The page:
Sen. Harry Reid (D.-Nev.) (Getty Images)
Remember when Senate Majority Leader Harry Reid (D-Nev.) said this last week during an interview on ABC’s “This Week” [emphasis added]:
The American people need to understand that it’s not as if we’ve done nothing for the debt. $2.6 trillion, $2.6 trillion already we’ve made in cuts. And all those cuts have come from non-defense programs.
And remember when he repeated himself a little later in the program [emphasis added]: “I repeat: $2.6 trillion already, all coming from non-defense. If we’re going to have a sequester, defense is going to have to do their share.”
As it turns out, Sen. Reid was wrong not once, but twice when he argued that further deficit reduction should focus more on tax increases and cuts in defense spending because Congress has already made significant non-defense spending cuts.
Let’s dig a little deeper into this.
The “legislation he refers to applied to both security and non-security spending. Furthermore, a good chunk of the deficit reduction came from tax increases, not spending cuts,” writes Brooks Jackson for FactCheck.org.
The report continues:
Reid’s $2.6 trillion figure (which covers a 10-year period) has been puffed up a bit since he said on the Senate floor — only three days earlier — “We have already made nearly $2.5 trillion in historic, bipartisan deficit reduction.” Since then, he has added over $100 billion to the 10-year total and started claiming that it’s all from non-defense spending, which is not the case.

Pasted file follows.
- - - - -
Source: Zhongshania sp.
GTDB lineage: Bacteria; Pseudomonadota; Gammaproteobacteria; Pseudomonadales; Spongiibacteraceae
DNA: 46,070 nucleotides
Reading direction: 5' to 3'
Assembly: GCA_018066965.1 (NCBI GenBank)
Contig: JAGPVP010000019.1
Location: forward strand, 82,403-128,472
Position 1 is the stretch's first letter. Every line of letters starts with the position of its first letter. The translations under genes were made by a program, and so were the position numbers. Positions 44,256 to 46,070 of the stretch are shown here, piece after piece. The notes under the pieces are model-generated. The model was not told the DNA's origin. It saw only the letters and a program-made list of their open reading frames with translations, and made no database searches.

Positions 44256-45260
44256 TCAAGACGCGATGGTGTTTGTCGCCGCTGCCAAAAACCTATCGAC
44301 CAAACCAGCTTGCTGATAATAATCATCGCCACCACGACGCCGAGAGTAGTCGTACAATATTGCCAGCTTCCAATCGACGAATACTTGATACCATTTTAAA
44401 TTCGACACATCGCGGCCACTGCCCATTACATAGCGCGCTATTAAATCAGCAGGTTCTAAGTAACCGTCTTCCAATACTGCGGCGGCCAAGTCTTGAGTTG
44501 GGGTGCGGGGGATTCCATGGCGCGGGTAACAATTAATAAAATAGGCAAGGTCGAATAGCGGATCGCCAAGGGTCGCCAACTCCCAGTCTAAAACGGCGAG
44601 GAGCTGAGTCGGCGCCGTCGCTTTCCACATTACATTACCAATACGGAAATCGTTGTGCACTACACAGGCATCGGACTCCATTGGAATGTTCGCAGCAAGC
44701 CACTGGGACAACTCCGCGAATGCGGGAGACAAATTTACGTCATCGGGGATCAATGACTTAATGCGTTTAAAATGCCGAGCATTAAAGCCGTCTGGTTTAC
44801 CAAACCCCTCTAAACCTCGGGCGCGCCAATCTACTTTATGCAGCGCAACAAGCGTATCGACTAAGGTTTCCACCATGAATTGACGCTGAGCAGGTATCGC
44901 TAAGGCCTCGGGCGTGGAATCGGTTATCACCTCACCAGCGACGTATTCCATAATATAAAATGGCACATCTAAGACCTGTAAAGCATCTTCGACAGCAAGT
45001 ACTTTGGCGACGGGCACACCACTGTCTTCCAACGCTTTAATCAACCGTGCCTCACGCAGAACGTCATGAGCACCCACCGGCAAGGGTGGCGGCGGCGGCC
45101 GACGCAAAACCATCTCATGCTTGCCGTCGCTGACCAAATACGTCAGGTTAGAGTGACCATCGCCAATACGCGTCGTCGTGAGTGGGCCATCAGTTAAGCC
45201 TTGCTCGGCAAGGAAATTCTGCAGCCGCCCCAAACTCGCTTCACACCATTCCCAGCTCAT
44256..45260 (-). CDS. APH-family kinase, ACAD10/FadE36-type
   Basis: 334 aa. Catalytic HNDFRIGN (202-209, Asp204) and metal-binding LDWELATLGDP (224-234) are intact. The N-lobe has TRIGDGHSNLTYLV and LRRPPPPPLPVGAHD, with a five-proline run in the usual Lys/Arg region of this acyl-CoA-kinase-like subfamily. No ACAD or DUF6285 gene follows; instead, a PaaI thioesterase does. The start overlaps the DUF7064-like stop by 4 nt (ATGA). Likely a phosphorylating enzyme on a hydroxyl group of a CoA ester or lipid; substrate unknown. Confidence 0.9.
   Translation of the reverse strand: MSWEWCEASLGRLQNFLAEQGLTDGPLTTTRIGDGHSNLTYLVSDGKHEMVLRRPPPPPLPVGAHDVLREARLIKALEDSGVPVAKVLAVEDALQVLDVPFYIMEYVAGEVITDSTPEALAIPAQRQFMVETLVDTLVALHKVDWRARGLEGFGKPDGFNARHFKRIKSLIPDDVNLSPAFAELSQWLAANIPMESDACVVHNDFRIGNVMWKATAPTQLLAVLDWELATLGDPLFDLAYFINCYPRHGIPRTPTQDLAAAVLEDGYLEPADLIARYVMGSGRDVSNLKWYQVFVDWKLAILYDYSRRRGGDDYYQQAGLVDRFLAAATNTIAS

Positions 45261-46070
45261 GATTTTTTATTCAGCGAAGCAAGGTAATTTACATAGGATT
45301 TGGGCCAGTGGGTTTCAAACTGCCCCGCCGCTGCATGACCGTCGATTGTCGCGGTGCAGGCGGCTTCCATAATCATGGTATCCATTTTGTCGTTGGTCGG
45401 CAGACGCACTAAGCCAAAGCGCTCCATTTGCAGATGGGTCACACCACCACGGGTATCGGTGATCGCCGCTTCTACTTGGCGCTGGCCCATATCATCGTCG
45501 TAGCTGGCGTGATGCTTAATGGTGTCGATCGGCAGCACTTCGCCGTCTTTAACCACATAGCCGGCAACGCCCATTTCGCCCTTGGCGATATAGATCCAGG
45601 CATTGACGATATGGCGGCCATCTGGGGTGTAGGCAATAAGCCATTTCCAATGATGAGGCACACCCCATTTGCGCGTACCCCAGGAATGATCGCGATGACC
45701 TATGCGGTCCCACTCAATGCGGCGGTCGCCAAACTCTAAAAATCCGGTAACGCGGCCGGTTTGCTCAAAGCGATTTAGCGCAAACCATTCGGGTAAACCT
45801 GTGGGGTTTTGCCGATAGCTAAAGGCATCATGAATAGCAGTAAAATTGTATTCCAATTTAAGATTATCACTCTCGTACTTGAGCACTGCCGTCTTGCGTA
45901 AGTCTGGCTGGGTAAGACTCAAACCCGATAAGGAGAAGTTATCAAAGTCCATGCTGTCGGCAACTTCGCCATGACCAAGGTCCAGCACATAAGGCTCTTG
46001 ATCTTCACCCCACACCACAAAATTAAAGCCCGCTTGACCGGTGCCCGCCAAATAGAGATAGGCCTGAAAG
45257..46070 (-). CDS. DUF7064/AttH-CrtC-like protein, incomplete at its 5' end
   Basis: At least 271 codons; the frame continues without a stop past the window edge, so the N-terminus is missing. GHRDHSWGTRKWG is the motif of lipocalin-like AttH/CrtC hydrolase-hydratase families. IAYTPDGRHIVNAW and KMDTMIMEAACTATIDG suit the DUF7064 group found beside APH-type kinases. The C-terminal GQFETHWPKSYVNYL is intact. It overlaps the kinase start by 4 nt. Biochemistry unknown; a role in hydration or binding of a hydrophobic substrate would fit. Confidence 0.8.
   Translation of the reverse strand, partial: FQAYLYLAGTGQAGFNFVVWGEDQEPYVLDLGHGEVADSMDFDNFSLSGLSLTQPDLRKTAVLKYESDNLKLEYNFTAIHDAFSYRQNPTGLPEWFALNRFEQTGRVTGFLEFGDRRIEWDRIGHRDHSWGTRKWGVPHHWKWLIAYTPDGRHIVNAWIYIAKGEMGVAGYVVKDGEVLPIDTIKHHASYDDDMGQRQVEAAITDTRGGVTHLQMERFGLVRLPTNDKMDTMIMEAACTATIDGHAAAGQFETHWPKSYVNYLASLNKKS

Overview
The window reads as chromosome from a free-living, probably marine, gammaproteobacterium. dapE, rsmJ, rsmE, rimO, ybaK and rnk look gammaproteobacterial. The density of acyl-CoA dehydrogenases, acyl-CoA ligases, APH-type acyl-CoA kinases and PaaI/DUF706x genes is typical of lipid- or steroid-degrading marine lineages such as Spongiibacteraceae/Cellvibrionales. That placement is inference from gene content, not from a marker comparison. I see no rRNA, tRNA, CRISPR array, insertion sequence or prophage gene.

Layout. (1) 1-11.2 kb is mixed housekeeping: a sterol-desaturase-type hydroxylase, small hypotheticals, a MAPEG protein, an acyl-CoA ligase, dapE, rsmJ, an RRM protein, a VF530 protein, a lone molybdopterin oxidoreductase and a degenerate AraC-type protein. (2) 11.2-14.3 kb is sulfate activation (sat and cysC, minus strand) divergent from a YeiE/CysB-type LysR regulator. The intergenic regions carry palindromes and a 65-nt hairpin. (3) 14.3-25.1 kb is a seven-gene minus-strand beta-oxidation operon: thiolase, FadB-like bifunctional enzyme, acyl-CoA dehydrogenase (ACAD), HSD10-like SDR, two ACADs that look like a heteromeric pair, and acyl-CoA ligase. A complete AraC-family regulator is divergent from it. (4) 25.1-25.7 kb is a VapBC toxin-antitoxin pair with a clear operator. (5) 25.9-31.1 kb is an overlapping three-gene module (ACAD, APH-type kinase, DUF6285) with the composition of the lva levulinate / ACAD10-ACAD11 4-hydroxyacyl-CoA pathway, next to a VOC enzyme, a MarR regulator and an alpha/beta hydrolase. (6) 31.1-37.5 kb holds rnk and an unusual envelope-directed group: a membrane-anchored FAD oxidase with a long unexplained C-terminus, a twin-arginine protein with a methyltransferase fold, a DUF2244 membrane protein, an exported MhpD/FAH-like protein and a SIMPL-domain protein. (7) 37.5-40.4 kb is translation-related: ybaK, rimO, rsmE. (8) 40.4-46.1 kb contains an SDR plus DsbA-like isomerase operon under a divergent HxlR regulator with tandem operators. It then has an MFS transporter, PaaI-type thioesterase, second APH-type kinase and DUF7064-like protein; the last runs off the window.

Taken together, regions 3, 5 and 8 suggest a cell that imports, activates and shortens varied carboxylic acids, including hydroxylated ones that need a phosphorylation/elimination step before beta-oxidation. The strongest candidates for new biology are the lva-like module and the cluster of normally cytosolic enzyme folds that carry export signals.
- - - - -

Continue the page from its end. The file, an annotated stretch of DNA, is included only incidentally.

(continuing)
Democratic claims of $2.5 trillion in deficit reduction refer not just to spending cuts. For example, President Obama said at a news conference on Jan. 14 that he had signed “a total of about $2.5 trillion in deficit reduction over the past two years.” But Obama included in that figure only $1.4 trillion in actual “spending cuts.”
Obama’s figure also included more than $600 billion in tax increases on upper-income individuals, which he signed Jan. 3. And it included about $500 billion in reduced interest payments, resulting from reduced future borrowing. A spokesman for Reid, whom we contacted by email, also conceded that Reid’s higher figure includes what he called “tax savings,” by which of course he means higher taxes.
The spending cuts referred to by the president include $1 trillion from the Budget Control Act of 2011 (the “deal” that created the so called “fiscal cliff”), as noted in a Jan. 1 White House “fact sheet.” A spokesman with Sen. Reid later confirmed that the Nevada senator has been relying on the same “spending caps in the BCA.”
However, as FactCheck.org notes, that legislation called for “caps on all ‘discretionary’ spending, including both ‘security’ (a category mostly made up of military spending) and ‘non-security’ spending.”
“The caps on discretionary spending began in fiscal year 2012 and were imposed again this fiscal year. The Obama administration estimates that they will reduce ‘security spending’ by ‘about $420 billion … over the next 10 years compared to CBO baseline levels,’ including about $330 billion ‘specifically from the Department of Defense,’” Brooks notes.
“It’s important to note that the bulk of these ‘cuts’ have yet to materialize. The Budget Control Act imposed ‘caps’ on discretionary spending that Congress is supposed to comply with in future appropriations bills. The White House’s projections of $2.5 trillion in deficit reduction include budgets through fiscal year 2022, and, of course, it remains to be seen what specific cuts to federal programs those future Congresses will actually make,” he adds.
So, yes, Sen. Reid’s claims are not only based on cuts that have “yet to materialize,” but even if said cuts do “materialize,” Congress is still a long, long way away from achieving meaningful deficit reduction.
Remember, the Congressional Budget Office in its latest report said that by FY2023, the debt owed to the public will be about$20 trillion.
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Featured image courtesy Getty Images.